Mitchell S. Jackson’s debut novel The Residue Years was a finalist for the PEN/Hemingway Award for Debut Fiction, the Hurston/Wright Legacy Award, and the Flaherty-Dunnan First Novel Prize, and it was the winner of both the Ernest J. Gaines Award for Literary Excellence and a Whiting Writers’ Award winner. He is arguably one of America’s most important contemporary voices. For years, readers like myself have been awaiting his next proclamation. His new memoir, Survival Math, arrives not a day too soon amid the political turmoil of 2019. In his second masterpiece, Mitchell has cast aside the fictive cover and turned the lens deeply inward. He delves headlong into issues of race, class, masculinity, love, addiction, and redemption, which unfold into an urgent American odyssey that sweeps history, time, register, and place. His writing is searingly beautiful, self-abnegating, clairvoyant, and brave. Celebratory and confessional, deeply researched and fully realized, he speaks from the gut about the dissolution of family, the disquiet of a country still steeped in deep racial prejudice, and what it means to survive everything, from prison to his mother’s addiction. Survival Math is at once risky and immaculately conceived.
Mitchell is the only person who has invited me to an event so fancy the invitation was flown to my home overnight express. When we attended the awards ceremony, Joy Williams wore her signature cowboy boots and sunglasses onstage. Don DeLillo stared, stone-like, straight ahead. “Hey,” I leaned over to Mitch and asked, “Isn’t that woman handing out awards with her back to us a famous actress?” “You mean Meryl Streep?” he said. We both laughed. This, it seemed, was already his milieu. It was my honor to interview him about his craft.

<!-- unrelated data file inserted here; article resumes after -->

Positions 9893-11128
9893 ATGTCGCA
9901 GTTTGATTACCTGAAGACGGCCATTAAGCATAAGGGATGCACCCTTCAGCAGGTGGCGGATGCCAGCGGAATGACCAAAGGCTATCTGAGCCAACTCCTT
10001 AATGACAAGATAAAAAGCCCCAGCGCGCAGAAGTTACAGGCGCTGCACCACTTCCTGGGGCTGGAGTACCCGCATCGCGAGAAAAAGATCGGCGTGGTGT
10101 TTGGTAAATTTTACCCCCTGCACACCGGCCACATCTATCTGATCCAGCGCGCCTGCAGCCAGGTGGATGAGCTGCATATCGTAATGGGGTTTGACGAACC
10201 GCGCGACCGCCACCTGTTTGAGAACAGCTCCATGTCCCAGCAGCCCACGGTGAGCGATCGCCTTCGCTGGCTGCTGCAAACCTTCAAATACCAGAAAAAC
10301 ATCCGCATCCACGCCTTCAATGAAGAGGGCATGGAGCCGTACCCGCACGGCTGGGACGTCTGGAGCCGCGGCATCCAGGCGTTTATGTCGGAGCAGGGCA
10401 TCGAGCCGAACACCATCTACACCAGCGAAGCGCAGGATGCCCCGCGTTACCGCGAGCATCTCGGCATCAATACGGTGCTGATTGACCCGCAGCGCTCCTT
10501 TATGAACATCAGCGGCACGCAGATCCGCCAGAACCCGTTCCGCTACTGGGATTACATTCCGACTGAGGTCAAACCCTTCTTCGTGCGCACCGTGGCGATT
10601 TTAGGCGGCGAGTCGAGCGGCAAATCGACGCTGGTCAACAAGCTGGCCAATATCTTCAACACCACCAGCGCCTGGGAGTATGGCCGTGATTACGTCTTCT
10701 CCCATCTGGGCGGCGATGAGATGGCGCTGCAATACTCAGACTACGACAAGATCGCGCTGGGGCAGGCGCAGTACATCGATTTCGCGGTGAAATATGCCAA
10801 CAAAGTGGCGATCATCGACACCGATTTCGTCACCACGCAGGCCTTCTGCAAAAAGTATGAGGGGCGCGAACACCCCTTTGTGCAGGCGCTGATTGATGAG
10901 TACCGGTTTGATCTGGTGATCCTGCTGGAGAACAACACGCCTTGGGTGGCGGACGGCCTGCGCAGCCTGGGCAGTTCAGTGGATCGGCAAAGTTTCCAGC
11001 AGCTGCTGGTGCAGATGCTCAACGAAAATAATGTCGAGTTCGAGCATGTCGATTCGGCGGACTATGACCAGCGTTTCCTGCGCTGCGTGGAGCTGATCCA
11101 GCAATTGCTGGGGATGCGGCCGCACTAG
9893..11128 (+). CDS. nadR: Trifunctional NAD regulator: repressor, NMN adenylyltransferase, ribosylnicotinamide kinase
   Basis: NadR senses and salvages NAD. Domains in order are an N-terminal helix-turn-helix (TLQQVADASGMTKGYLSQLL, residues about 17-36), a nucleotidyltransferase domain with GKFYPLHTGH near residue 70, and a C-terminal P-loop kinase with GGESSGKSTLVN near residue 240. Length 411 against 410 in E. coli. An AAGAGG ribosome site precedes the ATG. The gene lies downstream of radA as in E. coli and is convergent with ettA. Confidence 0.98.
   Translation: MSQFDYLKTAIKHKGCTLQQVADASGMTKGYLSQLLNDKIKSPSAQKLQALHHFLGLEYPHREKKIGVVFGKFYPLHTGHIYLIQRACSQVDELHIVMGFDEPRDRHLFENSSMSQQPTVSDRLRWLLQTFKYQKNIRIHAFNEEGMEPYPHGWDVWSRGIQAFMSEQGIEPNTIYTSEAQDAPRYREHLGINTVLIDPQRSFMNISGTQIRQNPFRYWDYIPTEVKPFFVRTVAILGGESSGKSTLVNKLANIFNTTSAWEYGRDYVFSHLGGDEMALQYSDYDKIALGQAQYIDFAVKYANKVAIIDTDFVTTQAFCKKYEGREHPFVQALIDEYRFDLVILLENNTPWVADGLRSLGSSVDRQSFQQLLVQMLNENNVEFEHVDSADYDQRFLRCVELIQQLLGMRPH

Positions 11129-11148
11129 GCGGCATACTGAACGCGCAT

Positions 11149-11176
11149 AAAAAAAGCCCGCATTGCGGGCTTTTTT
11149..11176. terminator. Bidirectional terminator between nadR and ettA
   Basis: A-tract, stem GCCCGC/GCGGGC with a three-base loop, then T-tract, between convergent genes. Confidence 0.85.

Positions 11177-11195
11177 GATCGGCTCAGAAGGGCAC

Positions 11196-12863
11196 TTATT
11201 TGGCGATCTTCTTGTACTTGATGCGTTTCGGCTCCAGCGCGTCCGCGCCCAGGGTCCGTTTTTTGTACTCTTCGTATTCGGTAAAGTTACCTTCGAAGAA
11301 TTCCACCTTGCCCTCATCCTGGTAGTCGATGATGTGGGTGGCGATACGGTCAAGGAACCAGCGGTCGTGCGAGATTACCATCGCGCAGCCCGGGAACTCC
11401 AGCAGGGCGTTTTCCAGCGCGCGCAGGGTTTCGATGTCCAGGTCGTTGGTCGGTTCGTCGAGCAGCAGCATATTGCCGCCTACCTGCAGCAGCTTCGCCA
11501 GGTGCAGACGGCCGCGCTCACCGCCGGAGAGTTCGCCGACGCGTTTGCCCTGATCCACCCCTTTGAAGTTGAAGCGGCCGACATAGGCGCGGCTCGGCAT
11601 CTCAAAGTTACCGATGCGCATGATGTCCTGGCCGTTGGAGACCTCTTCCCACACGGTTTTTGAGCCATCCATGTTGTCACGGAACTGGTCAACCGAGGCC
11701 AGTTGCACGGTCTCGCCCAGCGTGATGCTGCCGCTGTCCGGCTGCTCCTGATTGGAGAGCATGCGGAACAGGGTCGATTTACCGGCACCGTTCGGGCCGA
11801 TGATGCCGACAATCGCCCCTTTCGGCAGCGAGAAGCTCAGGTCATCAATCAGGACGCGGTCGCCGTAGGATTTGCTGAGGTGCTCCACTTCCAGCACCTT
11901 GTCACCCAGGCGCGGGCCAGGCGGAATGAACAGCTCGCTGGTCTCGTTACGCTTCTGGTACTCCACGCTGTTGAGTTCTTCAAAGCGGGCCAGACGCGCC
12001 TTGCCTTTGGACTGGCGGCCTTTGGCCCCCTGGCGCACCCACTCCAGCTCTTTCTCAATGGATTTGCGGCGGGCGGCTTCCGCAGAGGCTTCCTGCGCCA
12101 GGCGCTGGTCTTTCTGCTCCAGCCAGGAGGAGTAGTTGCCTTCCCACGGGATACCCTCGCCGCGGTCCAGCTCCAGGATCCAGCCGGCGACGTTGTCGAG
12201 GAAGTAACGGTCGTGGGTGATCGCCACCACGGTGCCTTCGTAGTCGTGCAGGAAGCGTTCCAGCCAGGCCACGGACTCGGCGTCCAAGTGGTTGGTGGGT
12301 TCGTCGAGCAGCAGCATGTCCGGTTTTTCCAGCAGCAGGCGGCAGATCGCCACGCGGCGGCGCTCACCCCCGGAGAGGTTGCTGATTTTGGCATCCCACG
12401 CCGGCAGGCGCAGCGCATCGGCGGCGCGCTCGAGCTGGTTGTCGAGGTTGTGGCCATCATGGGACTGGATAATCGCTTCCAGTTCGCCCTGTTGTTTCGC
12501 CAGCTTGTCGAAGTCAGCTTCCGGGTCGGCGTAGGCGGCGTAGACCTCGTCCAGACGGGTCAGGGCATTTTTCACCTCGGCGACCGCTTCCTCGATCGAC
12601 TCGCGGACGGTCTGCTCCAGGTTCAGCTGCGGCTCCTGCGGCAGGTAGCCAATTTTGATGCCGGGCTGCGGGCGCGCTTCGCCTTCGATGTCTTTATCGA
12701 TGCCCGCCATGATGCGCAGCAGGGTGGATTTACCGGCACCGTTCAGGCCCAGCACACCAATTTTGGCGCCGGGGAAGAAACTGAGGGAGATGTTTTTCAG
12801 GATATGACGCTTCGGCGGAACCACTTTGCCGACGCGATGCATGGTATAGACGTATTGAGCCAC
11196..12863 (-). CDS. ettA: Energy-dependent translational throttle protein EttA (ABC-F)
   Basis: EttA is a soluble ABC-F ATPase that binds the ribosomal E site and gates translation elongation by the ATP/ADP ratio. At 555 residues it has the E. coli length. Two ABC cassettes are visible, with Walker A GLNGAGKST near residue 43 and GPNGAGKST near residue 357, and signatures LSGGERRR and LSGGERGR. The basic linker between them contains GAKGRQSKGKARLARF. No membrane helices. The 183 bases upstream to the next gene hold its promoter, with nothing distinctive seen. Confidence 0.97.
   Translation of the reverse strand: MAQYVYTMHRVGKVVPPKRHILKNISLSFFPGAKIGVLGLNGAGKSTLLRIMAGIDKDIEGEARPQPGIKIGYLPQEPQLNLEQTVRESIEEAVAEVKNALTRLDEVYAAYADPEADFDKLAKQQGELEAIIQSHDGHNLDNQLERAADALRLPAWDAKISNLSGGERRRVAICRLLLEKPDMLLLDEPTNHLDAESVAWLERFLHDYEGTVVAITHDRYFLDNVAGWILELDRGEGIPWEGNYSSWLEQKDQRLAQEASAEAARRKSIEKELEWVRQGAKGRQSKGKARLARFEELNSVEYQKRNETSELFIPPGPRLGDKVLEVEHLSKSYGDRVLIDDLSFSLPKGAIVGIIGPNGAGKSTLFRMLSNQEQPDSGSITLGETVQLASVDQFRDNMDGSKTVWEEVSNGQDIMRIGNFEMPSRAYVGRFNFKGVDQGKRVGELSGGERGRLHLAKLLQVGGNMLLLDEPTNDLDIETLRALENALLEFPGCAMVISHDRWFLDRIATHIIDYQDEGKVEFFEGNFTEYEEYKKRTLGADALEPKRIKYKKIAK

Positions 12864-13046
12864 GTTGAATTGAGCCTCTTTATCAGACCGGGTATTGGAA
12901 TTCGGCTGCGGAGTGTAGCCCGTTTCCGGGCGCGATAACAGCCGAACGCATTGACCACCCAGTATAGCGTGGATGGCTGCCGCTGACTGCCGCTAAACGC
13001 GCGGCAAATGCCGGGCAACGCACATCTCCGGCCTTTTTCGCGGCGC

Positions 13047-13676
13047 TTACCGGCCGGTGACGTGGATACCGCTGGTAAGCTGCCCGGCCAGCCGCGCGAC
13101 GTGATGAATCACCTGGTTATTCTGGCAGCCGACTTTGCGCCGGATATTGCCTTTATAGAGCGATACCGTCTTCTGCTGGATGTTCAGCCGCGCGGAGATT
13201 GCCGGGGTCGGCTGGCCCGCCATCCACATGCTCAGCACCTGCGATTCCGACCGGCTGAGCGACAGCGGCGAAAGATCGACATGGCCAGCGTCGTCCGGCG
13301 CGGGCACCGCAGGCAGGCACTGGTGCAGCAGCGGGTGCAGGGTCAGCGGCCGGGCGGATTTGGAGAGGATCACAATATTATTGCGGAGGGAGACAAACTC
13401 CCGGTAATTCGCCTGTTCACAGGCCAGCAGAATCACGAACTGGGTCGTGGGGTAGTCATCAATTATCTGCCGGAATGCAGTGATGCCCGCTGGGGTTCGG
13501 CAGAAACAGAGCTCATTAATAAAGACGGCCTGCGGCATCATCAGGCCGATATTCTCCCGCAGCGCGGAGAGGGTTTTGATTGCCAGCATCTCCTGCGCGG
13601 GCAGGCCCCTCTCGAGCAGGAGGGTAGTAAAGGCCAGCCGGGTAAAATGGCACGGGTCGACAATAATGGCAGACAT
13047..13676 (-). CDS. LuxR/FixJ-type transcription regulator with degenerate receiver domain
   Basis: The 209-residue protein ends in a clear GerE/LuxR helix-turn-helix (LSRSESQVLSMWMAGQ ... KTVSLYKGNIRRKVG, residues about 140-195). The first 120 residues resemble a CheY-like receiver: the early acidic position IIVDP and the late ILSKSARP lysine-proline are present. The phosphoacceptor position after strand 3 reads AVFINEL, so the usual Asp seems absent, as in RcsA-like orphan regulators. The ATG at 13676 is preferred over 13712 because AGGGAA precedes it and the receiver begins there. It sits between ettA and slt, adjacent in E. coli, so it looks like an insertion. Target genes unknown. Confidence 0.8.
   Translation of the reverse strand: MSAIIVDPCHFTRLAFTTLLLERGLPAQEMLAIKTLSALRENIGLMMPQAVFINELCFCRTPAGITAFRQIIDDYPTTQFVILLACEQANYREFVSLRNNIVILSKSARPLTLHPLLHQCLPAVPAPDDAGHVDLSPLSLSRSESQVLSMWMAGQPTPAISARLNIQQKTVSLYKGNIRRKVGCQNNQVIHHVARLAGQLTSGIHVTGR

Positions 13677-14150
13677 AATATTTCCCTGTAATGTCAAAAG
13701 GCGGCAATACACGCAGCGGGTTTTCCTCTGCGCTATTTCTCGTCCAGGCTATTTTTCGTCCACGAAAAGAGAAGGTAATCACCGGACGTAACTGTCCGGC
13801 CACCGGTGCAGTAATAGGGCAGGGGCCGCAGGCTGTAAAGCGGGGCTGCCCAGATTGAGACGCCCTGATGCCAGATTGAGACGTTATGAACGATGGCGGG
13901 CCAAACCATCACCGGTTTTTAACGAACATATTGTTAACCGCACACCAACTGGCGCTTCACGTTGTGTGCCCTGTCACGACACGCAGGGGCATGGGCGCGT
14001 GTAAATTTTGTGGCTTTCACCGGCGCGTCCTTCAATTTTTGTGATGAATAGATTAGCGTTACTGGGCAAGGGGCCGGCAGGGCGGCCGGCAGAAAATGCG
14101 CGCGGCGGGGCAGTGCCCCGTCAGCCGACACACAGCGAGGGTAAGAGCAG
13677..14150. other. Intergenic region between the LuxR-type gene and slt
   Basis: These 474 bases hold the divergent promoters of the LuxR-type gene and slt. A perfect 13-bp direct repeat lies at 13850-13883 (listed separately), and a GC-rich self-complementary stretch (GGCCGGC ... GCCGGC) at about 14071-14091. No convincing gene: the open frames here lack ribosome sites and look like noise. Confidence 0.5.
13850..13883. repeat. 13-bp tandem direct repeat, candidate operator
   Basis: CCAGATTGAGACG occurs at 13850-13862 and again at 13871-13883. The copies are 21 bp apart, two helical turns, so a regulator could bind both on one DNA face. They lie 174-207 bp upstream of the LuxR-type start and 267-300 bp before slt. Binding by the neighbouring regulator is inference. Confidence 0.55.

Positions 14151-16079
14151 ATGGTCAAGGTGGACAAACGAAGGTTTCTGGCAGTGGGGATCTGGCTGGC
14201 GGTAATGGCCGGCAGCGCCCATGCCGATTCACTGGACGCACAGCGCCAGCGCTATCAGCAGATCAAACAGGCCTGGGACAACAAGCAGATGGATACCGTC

Survival Math opens with a quote by Baldwin: “That man who is forced each day to snatch his manhood, his identity, out of the fire of human cruelty that rages to destroy it knows, if he survives his effort, and even if he does not survive it, something about himself and human life that no school on earth—and indeed no church—can teach.” If you could boil it down to one edict, what is it that you most want to teach readers with this book?